Kazan’s multiculturalism | Russia

Kazan's multiculturalism |  Russia

We left St. Petersburg on the fifth day of the trip and, yes, we wish we had spent a lot more time there. But as the idea of ​​this trip was to get to know Russia in a more complete way, we left for our second destination in the country: to present.
Kazan's multiculturalism |  Russia
Our first stop, as always, was the hotel. This time, we stayed in DoubleTree by Hilton, but unfortunately we couldn’t get a room with a view – the city was packed because of a long holiday we took.
Still, the room was super comfortable, spacious, with an office, a nice bed and even an iron and ironing board – one of the things we value a lot on long trips with many stops!
After a good night’s sleep we stopped at one of the most visited tourist spots in Kazan, the Temple of All Religions. In addition to the striking architecture filled with multicolored domes, this complex has an incredible history behind it. The creator of the project, the local artist and philanthropist Ildas Khanov, built the site in the hope of ending religious conflicts. The idea was to build a Temple that represented the 16 most practiced religions in the world, but with Khanov’s death in 2013, the project is not yet completed and today it has religious constructions of 5 religions, such as a synagogue, a mosque, an orthodox church and a Buddhist temple.
The place functions as a cultural center and there are no masses, services or any other type of religious celebration. It is worth mentioning that Kazan is one of Russia’s multicultural cities and where Muslims and Christians live together peacefully. The project is incredible and worth knowing!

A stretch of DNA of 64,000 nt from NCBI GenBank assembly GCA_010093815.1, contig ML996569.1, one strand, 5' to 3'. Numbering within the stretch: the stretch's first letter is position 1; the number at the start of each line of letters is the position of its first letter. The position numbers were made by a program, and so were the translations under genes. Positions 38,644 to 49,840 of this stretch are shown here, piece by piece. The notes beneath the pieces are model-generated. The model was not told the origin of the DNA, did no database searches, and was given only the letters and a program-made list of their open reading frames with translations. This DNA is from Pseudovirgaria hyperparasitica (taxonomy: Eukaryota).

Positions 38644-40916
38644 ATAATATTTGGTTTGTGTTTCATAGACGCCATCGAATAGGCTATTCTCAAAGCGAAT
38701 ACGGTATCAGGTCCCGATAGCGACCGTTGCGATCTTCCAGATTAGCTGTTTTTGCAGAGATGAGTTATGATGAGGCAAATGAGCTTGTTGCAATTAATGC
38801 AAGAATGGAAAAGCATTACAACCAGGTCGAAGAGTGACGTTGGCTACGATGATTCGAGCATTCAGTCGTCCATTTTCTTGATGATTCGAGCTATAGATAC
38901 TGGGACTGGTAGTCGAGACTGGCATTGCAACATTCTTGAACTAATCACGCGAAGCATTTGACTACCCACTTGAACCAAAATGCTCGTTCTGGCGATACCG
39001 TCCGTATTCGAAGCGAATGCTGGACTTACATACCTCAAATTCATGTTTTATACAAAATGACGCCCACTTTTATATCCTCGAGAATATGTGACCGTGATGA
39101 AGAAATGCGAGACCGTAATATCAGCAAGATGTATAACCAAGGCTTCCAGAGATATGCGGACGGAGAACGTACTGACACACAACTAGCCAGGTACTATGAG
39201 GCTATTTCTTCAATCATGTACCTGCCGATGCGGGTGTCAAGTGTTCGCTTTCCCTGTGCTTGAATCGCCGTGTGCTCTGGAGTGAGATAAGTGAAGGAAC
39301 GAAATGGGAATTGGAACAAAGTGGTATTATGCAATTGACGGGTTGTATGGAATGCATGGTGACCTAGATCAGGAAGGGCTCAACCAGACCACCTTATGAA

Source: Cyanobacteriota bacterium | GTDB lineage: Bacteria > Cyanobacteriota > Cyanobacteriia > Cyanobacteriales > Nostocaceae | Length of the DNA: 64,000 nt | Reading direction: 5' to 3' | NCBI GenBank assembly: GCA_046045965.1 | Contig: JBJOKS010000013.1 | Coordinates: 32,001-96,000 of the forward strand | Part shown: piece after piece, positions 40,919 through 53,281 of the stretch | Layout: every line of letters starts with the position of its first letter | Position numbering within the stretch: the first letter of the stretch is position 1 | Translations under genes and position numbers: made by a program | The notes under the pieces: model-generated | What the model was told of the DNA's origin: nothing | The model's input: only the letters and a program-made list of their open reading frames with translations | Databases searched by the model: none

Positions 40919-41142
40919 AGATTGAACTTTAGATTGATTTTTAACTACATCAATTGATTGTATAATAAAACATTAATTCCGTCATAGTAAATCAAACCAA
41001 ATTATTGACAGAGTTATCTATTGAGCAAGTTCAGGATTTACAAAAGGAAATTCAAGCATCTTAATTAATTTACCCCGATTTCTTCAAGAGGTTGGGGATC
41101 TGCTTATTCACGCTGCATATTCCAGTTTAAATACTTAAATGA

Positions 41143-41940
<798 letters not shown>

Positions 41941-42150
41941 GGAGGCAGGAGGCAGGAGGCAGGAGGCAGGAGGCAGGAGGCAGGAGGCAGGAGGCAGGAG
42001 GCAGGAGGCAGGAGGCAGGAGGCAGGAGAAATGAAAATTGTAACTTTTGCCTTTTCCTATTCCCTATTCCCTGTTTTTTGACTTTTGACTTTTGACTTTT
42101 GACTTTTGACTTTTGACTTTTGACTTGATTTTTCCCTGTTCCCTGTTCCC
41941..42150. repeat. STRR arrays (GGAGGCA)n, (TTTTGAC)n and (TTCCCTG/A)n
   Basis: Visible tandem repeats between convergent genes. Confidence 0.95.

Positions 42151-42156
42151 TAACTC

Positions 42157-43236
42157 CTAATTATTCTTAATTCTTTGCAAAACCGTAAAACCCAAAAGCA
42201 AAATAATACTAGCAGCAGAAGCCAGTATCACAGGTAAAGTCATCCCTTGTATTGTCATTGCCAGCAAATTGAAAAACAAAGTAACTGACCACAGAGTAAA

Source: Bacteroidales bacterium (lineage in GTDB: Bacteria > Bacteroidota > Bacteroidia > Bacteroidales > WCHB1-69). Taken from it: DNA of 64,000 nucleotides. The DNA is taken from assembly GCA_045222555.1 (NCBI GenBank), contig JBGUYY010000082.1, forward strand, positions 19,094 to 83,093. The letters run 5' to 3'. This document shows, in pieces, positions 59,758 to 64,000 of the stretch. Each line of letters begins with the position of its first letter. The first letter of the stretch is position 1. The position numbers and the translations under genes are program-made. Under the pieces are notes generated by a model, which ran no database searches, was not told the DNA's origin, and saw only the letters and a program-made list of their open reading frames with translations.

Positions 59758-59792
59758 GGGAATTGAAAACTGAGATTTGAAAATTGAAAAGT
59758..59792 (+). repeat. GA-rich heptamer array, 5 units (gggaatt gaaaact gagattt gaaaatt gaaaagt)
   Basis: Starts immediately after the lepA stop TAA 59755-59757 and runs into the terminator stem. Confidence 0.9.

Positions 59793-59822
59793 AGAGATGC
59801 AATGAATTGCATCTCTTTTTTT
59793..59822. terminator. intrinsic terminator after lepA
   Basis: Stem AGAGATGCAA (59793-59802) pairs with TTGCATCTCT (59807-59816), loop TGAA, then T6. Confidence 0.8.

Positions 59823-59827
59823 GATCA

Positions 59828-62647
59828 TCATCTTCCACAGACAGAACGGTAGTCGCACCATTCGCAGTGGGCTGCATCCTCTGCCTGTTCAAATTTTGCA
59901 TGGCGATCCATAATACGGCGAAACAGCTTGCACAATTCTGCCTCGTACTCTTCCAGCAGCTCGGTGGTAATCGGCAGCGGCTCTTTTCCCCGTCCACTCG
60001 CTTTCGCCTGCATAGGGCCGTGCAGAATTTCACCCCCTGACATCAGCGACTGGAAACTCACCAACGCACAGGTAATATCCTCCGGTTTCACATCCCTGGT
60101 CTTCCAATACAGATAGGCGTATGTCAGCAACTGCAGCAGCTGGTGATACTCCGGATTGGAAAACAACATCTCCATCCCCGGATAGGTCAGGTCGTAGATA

Kazan's multiculturalism |  Russia

Photo: Dreamstime

30 minutes from Kazan, is the Raifa Monastery. The site was built in the 17th century as a monastery, but was closed to the faithful in the 20th century when the place functioned as a prison. In fact, at the time of the USSR, when religion was not allowed, many churches and temples were turned into prison and others were demolished.
Only in 1991 was the site renovated and reopened to the public. The golden domes are still very impressive!

Kazan's multiculturalism |  Russia

Photo: Dmitry Nevozhay

Our lunch was in a typical Tartar restaurant and, in addition to the delicious caramelized potatoes, the cream of mushrooms with smetana was wonderful. Paulo, as always, innovated the order and it was horse meat that, according to him, resembles pot meat.
Kazan's multiculturalism |  Russia

The coolest part of our lunch, obviously, was when I went into the kitchen and learned how to make Echpochmak – a pasta with smetana stuffed with meat, potatoes, onions, salt and pepper – Tchak Tchak – a wonderful sweet with honey
The day continued with an exciting story! We found with first ballet dancer from Kazan Ballet, the Brazilian Amanda Gomes, no Tatar State Academic Opera and Ballet Theater. Her trajectory is surreal! She has been in this ballet for 4 years (since she was 18) when she was invited to be the first soloist. In September last year she was called to be the first dancer and you will need to see the video below to get a sense of her delicacy and precision on stage!

Kazan's multiculturalism |  Russia

To end the day, we spent close to the Kremlin of the city that is the only one in Russia that has a mosque and an orthodox church inside. The place is too beautiful and of course you can see all the details of this intense day on the vlog below 😉

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